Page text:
Santhals: Who are the Santhals? The community in spotlight after NDA named Draupadi Murmu as their Presidential pick

The largely discrete Santhal community is back in the spotlight after the National Democratic Alliance (NDA) on Tuesday named Draupadi Murmu as their Presidential candidate for the upcoming election on July 18.

Community leaders termed it as the ‘golden era’ for Santhals in the country. If elected, Draupadi Murmu would become the first tribal woman President of India.

Who are the Santhals?

The Santhali population is distributed in Odisha, Jharkand and West Bengal. Draupadi Murmu’s home district Mayurbhanj, is one of the districts having the largest concentrations of the tribe. In Odisha, Santhals are found in Keonjhar and Balasore, other than Mayurbhanj district. Their literacy rate is very high compared to other tribes in Odisha. If one sees in terms of prosperity in the community

Draupadi Murmu’s political journey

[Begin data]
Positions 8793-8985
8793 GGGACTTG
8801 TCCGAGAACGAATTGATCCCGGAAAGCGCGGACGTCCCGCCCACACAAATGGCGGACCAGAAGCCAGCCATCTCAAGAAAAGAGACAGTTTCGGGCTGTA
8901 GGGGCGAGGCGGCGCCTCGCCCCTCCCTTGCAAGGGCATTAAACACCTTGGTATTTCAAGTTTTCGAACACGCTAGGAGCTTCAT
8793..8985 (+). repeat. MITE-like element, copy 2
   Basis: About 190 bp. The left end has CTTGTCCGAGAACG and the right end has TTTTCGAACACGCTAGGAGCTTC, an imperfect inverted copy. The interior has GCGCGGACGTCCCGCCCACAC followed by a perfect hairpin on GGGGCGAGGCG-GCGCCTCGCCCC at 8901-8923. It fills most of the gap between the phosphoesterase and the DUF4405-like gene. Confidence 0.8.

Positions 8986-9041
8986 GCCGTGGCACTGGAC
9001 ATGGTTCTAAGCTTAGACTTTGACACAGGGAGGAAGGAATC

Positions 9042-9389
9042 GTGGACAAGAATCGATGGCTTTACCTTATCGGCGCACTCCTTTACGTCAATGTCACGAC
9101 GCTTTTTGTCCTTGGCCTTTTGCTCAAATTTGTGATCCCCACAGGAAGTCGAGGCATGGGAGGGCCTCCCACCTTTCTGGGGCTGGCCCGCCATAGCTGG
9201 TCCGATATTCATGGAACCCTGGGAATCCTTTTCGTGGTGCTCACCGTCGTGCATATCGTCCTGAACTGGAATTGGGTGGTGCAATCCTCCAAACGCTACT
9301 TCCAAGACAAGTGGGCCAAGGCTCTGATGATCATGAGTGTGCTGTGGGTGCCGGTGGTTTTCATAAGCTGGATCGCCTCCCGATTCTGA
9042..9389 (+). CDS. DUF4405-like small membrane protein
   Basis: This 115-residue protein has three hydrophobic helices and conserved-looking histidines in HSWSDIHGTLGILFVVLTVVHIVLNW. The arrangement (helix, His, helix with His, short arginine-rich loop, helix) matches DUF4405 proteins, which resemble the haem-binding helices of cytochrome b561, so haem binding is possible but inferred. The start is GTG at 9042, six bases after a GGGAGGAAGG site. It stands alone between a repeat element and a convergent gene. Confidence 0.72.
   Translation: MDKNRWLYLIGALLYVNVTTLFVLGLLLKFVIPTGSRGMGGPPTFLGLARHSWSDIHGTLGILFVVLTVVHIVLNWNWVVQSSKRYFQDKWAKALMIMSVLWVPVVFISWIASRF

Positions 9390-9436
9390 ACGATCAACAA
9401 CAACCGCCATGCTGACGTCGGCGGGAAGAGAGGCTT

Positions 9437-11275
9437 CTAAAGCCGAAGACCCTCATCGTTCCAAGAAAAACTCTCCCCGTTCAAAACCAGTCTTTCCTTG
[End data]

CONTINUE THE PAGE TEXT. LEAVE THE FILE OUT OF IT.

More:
She served as a teacher in a local school and entered public administration first as a councillor and later as vice-president of BJP’s Scheduled Tribes Morcha. She was elected MLA twice on a BJP ticket in 2000 and 2009. Under the BJD-BJP coalition in 2000, she also served as Minister for Commerce and Transport and Fisheries and Animal Husbandry. In 2015, she was appointed as the first Governor of Jharkhand. The 64-year-old suffered several setbacks, losing her two sons and husband between 2009 and 2014.

Other notable Santhal personalities

Besides, Hemant Soren, the Chief Minister of Jharkhand, Girish Chandra Murmu, the first Lieutenant Governor of the Union Territory of Jammu and Kashmir, is now Comptroller and Auditor General of India. The 1985 batch IAS officer of Gujarat cadre was a close confidant of Prime Minister Narendra Modi. Mayurbhanj Member of Parliament, Biseswar Tudu, a Santhal, is Union Minister for Tribal Affairs and Jal Shakti.

Turning away from agriculture

Research undertaken by the AnSI has pointed to a shift in the socio-economic and cultural life of the Santhals over the past few decades. This shift is especially visible in adjoining areas of Jharkhand and Chhattisgarh. In West Bengal’s Birbhum district, in six decades the economy of the village has shifted from agriculture to one of menial work. Most of the men from the village now work as daily labourers, rickshaw pullers, gardeners and caretakers at private residences.

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